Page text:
Tuesday, 17 Dec 2019

Chasing dreams: The lost childhoods of young migrants in Nepal

Is a childhood still really a childhood, if the child is living on the street?

How about if they are being exploited through work? Missing an education? At risk of sexual abuse? Growing up with no adult care?

These are all very real risks that Nepalese children are taking in huge numbers as they choose, or are forced, to move. Sometimes they move to cities in Nepal such as Kathmandu, other times abroad, such as India. The reasons for doing so can vary hugely, as children tell us:

“I came with a friend to see the city and didn’t want to return to the village.”

“My father got a new wife, and I ran away.”

“I left for the city to make money.”

Unfortunately, their hopes for leaving do not always match up to the experience of what they find.

 

Safe migration is the key

Children can be motivated to move by big dreams of what they will find in the city, and we believe in the right to free movement – but it needs to be safe, and it needs to respect their rights as a child. But we know this isn’t happening.

At the moment, the numbers of children we are seeing who are unsafely on the move in Nepal is huge. And the outcomes are devastating. An estimated 5000 children are living on the street in Nepal, 85% of whom are sexually abused. A further 12,000 children are trafficked in a year, and over 1.5 million children are in some form of child labour. Of these, over half a million are in work that is hazardous, and could lead to illness or even death. Whilst not all child labour happens because children are on the move, those who are moving without adult care are more likely to need to enter into this kind of employment to sustain themselves.

 

What can we do?

Firstly, we need to consider why and how these children move. Primarily, they are moving in search of employment. They may also move in the hope of a better education, or due to a natural disaster having devastated their community. They may move with their family, without them, with their blessing or without it. But in all cases, we are seeing a movement from rural areas to urban areas; a sign of the marked and unjust disparities between these areas in terms of economic opportunities, education, government services, basic utilities, healthcare and more.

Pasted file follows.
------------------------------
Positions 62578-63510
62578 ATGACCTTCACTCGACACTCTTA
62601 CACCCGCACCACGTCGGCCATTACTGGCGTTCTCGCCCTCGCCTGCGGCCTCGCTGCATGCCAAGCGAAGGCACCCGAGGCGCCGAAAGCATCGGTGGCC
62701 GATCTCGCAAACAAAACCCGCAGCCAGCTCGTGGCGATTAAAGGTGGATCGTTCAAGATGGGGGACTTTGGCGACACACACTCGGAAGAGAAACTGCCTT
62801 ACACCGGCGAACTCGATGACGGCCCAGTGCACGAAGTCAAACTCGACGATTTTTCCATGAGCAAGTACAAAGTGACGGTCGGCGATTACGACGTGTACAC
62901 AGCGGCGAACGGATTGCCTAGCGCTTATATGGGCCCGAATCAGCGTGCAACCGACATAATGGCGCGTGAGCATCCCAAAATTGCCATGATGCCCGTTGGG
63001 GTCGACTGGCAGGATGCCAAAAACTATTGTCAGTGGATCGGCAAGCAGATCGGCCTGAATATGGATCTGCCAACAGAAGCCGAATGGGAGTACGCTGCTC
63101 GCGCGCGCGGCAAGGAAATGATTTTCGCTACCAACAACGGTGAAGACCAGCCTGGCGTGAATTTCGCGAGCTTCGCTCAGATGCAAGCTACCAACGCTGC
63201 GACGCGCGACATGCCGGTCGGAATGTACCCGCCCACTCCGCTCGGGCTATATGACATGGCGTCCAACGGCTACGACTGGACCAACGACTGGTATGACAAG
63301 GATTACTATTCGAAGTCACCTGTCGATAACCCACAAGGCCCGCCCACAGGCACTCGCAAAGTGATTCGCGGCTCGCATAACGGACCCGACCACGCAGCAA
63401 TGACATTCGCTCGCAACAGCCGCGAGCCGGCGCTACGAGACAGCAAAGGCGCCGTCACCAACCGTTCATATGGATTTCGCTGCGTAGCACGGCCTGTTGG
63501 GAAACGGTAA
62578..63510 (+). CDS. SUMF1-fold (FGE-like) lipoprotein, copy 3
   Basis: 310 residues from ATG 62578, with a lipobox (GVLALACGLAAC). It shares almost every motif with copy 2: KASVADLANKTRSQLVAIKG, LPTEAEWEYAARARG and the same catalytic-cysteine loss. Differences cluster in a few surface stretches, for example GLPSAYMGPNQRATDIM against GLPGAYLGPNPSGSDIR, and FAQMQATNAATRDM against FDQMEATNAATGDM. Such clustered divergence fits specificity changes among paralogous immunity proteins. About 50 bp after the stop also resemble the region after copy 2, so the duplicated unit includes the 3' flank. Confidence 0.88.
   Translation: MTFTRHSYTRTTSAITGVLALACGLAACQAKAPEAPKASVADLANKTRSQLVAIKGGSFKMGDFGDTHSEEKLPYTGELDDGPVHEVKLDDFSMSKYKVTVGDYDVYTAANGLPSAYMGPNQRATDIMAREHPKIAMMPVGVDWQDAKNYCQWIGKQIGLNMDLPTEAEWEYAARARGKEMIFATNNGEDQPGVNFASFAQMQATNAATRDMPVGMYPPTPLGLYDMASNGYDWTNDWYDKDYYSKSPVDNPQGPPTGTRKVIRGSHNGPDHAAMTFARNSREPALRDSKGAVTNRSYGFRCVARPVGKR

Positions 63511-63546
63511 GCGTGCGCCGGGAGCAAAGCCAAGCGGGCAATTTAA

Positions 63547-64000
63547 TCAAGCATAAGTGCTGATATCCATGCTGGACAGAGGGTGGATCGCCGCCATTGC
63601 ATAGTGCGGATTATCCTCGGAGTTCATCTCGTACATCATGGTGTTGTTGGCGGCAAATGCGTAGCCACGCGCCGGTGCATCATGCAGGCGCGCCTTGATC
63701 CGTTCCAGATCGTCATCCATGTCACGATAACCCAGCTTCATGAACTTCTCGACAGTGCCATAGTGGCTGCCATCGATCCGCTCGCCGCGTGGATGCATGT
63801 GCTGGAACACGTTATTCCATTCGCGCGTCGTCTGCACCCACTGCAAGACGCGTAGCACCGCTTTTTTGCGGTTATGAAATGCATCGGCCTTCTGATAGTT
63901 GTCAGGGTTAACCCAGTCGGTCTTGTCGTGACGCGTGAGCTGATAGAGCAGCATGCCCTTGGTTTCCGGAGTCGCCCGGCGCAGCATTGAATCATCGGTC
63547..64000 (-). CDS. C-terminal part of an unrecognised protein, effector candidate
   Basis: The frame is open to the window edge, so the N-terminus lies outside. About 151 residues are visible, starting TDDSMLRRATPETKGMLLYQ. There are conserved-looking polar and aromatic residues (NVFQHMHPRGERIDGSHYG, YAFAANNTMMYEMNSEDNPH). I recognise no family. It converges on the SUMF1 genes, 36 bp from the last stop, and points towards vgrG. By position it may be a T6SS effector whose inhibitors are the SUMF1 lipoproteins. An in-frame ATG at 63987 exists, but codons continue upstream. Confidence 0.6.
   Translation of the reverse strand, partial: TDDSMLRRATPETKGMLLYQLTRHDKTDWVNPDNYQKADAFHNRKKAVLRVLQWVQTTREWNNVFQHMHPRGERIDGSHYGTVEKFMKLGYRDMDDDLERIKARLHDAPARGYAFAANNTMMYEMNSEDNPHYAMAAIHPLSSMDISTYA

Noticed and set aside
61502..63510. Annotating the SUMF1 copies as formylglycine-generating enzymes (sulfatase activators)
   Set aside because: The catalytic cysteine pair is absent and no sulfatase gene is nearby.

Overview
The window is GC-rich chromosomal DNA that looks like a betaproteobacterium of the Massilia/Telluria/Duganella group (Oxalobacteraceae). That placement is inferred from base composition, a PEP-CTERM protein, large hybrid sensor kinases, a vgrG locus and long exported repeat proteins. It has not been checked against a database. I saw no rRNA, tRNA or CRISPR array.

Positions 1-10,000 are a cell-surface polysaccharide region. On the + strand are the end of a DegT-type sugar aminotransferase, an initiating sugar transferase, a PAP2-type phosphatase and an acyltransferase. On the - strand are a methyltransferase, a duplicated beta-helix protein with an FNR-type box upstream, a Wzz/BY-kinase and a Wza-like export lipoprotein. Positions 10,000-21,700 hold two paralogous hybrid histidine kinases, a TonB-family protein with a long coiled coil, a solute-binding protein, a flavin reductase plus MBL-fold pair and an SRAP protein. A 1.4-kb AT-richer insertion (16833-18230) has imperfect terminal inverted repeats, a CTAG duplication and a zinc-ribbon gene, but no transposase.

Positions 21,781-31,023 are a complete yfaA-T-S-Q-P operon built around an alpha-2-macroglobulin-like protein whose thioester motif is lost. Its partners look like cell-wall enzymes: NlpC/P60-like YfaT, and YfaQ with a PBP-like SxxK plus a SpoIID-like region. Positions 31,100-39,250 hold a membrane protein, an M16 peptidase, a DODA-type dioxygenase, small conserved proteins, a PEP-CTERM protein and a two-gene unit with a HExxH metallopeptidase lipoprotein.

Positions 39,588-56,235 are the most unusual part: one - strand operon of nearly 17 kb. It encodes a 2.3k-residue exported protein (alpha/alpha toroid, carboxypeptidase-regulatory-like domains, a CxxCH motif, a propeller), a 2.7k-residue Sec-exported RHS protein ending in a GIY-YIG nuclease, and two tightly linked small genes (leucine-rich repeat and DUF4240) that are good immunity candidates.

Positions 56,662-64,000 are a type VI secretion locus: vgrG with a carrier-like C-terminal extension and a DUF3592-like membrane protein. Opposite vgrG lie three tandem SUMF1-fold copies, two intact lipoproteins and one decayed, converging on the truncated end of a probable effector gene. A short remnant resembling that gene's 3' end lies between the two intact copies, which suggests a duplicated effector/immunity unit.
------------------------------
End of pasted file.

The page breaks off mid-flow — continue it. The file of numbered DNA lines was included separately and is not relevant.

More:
At Voice of Children, we aim to prevent unsafe migration as well as to support children who have been affected by it. 

We are having success in reducing unsafe migration through:

    • Awareness-raising on the risks of unsafe migration, and the importance of family care, with children and families.
    • Supporting families are risk of unsafe migration to tackle root causes, based on an individual assessment. This can include income generation support, education, opening access to government services and more.
    • Lobbying the government to address the problems in these communities in order to tackle unsafe migration.

On the other hand, we support children who are already on the move with a comprehensive set of programs for children living on the street. This covers Prevention, Rescue, Rehabilitation and Reintegration programs, each of which are based around our ‘Ladder Methodology’: strengthening their development with every step, empowering them to be able to overcome challenges and to set themselves up for a positive future.

 

What needs to happen next

We’re seeing a difference through these programs, but to truly make sure that every child has the support they need around migration issues, we need to act bigger.

We are also fighting for greater collaboration with government bodies so we can deliver awareness programmes around the risks of these dangerous journeys.

Our fight for greater government action in this domain continues. Although laws exist to make change happen for children in the country, policy implementation is very weak. At Voice of Children, we’re lobbying local and national governments in our country to establish ‘Child Rights Committees’ and to give these issues a higher profile. As the laws already exist, part of our job is to highlight their legal obligation to make and implement plans to ensure these policies become reality. 

 

Would you like to support Voice of Children to call for change in Nepal? Tweet them with a message of support @VOCNepal using our #childhoodonthemove hashtag, and let them know! 

You can also support their work by donating to Family for Every Child at familyforeverychild.org/donate. Your generosity helps organisations like theirs to shout louder, advocating for change at scale.

Topic: Child Protection      Country: Nepal